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Coach Schnieder (Marshall Bell) and Jesse

The rest of the film centers around Jesse’s struggle to fight off Freddy, as he screams,  “He’s inside me, and he wants to take me again!” This line is about as subtle as the homoerotic images in Jesse’s bedroom, including a sign on his door that says “No Chicks Allowed” and a board game called Probe. When Freddy is about to take over Jesse’s body at the beginning of the final act, Jesse rejects a heterosexual relationship with Lisa and instead runs to Grady’s house/bedroom and begs him to help him stay awake. What transpires during this scene, namely the moment Freddy slices through Jesse’s chest, is one of the best transformation/effects scenes in modern horror cinema. It’s also one of the strongest metaphors in the film. Commenting on this scene for the three-hour documentary Never Sleep Again, Englund said there are several ways to read this scene. Freddy/the monster can represent the self-hate that Jesse feels, or he can represent homophobia that others inflict upon the gay community, what Englund calls “the taunt.” This scene  is the strongest in the film, layered and nuanced, with killer special effects.

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Jesse and Grady (Rober Rusler)

Several other scenes  don’t quite work as well, especially when Freddy enters reality and runs around at a pool party at Lisa’s house. This scene is just silly and ineffective.  In commenting on the film for Never Sleep Again, Craven said that much of the film feels like a series of scenes instead of a cohesive story, a problem, he said, that dogged some of the other sequels. It’s also campy to that point that most of the teenagers are taller than Freddy, so how much of a menace can he really be outside of the dream world?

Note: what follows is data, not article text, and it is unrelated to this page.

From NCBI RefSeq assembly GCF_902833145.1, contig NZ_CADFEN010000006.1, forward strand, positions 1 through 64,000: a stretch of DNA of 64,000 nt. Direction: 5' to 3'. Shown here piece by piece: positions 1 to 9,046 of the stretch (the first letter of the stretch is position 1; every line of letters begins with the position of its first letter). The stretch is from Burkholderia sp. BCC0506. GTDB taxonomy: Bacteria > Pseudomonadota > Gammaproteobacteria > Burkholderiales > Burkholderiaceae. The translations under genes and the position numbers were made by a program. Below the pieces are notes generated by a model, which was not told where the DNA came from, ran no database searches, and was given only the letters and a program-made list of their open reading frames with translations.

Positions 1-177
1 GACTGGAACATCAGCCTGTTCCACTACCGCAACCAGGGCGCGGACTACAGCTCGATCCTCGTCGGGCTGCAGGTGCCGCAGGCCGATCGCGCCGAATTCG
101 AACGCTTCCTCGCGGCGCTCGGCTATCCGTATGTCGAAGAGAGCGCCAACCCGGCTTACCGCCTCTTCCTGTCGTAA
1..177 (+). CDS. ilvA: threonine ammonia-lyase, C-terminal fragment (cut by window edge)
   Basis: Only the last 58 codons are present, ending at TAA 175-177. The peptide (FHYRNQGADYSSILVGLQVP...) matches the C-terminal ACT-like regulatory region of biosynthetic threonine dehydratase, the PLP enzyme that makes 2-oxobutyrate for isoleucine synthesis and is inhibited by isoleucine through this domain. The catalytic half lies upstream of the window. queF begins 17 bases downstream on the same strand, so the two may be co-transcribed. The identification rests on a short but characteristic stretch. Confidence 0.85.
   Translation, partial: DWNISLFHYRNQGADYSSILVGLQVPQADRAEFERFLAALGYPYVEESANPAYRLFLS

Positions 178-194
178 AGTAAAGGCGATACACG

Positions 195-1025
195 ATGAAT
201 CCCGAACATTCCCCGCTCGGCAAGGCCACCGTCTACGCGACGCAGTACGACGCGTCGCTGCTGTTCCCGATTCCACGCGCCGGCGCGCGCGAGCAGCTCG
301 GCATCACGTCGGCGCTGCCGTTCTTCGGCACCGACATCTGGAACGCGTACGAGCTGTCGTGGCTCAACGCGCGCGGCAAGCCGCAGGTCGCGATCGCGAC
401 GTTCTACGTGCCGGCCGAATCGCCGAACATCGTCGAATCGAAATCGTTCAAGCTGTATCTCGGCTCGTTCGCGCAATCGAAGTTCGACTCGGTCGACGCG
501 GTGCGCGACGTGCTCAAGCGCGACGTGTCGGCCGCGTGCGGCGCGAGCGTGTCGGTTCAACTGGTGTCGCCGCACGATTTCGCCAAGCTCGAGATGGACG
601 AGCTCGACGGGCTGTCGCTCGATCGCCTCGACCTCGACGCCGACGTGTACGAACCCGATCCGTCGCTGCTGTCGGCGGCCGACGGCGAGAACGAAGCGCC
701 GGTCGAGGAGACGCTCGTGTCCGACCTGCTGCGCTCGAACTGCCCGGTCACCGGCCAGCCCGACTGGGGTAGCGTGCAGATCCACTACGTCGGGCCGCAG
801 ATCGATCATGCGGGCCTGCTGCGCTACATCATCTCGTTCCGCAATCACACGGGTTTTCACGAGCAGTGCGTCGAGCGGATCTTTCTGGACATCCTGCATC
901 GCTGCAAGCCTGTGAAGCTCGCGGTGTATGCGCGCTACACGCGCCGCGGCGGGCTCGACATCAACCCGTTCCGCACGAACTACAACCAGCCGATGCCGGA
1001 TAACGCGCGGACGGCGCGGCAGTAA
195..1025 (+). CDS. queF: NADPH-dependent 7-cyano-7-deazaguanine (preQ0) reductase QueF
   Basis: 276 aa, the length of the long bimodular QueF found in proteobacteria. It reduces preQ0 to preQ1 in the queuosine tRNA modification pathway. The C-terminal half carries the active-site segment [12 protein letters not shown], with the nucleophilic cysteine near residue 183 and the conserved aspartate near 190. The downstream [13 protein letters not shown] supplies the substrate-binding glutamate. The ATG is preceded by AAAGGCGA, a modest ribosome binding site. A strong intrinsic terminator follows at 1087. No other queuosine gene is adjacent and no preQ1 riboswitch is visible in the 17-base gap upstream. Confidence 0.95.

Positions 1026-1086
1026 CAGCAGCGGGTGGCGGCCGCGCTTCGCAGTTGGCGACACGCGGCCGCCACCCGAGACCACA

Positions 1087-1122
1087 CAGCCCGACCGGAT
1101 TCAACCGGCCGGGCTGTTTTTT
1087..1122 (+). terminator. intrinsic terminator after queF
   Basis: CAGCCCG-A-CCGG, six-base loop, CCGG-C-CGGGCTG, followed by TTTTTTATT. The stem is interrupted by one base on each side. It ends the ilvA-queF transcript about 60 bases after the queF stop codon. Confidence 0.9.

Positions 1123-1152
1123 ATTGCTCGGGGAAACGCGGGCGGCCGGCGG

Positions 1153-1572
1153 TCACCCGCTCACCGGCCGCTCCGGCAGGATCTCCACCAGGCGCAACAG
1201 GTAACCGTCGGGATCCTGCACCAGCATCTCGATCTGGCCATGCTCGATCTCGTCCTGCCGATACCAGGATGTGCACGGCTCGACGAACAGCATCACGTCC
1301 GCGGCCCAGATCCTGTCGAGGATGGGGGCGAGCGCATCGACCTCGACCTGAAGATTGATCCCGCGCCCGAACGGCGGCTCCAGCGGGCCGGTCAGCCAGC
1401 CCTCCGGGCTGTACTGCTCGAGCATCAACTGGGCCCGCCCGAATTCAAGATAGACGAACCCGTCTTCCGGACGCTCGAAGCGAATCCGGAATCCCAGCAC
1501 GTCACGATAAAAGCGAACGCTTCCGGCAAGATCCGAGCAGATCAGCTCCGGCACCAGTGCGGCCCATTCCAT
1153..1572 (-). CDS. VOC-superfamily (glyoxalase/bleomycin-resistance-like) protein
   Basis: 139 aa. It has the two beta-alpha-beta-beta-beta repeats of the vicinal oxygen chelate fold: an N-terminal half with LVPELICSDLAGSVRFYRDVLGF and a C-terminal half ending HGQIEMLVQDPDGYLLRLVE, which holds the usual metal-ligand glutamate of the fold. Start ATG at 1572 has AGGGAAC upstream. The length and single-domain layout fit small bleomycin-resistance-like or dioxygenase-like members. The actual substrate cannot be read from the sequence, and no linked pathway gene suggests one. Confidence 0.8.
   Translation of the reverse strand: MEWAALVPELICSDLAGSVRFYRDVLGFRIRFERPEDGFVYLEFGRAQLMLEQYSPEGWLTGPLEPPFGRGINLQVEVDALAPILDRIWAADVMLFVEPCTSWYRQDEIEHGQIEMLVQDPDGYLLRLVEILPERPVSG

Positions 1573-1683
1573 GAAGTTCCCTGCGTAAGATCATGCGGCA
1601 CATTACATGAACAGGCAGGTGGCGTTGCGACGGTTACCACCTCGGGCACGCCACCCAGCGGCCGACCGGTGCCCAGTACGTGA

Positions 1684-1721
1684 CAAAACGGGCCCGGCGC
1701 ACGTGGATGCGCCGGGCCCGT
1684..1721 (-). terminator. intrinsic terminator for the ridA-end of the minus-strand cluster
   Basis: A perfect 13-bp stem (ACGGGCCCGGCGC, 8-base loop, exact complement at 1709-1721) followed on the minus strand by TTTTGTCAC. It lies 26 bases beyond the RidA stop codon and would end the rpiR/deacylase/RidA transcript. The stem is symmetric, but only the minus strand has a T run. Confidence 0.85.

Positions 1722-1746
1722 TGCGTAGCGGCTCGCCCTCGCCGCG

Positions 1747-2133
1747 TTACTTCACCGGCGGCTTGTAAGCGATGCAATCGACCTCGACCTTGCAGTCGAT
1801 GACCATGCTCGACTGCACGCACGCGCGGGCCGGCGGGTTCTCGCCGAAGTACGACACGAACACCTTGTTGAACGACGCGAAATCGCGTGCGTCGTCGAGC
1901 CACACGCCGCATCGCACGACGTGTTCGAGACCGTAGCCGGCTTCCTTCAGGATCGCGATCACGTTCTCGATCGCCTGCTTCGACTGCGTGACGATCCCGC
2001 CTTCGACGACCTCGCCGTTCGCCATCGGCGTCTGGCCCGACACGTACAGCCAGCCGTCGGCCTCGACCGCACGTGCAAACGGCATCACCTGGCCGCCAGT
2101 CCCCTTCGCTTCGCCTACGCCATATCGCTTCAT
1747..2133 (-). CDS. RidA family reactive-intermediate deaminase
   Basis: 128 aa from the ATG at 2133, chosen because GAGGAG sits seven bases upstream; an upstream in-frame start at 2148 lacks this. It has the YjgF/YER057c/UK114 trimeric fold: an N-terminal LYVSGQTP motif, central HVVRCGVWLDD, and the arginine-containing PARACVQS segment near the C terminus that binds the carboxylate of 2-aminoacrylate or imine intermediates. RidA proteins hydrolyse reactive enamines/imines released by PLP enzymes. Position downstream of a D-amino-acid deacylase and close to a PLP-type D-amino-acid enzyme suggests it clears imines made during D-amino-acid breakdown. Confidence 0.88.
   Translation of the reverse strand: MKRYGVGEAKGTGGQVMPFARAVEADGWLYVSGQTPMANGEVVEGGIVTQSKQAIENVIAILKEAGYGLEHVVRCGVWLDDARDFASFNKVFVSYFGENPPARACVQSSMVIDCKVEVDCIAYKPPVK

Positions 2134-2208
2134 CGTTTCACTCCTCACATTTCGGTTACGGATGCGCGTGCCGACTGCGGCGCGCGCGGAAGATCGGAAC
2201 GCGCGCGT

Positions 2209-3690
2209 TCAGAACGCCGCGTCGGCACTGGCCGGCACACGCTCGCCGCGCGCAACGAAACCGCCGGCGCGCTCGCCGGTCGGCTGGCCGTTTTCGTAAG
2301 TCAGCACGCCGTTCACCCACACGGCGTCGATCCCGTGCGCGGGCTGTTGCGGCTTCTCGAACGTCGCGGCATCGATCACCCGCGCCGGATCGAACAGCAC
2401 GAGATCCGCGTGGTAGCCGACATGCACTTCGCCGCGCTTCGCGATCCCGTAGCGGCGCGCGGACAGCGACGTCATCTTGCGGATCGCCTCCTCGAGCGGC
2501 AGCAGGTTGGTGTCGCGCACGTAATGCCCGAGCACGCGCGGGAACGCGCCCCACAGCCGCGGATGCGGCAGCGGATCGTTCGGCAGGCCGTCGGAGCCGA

The film opened to mixed reviews, and even today, it only has a 41 percent score on Rotten Tomatoes. It also nearly ruined Patton’s career, who was typically type-cast in gay roles following Freddy’s Revenge. Additionally, for years, screenwriter David Chaskin insisted he didn’t write the sequel as a gay film, but it was only because of Patton’s acting that it turned out that way. At the time of filming, Patton was still in the closet, and he’s stated in many interviews that the filming process was difficult. Only within the last few years has Chaskin admitted that there was supposed to be a gay subtext to the film. Director Jack Sholder, meanwhile, still insists that wasn’t the intent. Really?

Freddy’s Revenge is not the best sequel in the franchise. That title goes to Dream Warriors or perhaps New Nightmare. Yet, the film deserves major props for what it did in the mid-1980s, for all of the subtle and not-so-subtle gay overtones. Unlike the other sequels, it also did something different and rewrote some of the rules. Instead of a final girl, there was a final boy, and instead off remaining in the dream world, Freddy broke through reality quite frequently, which he wouldn’t do again until Craven returned to the director’s chair for New Nightmare. It took a while, but the film has found its audience.

For an interesting and in-depth read on the film, check out Buzzfeed’s long-form article from 2016 here. 

The Ranger: Blood, Guts, and Punk Rock Mayhem

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If you’re looking for a contemporary slasher film with a wicked soundtrack, then check out The Ranger, the directorial debut by horror writer/producer Jenn Wexler. On the one hand, the film feels like Friday the 13th meets Suburbia and Repo Man, while on the other hand, the film takes the familiar trope of the final girl and does something interesting with it. Though the film is supposed to be set in the 1980s (I think?), it feels far less nostalgic than the recent wave of 80s throwback TV shows and films. The Ranger is surprisingly refreshing.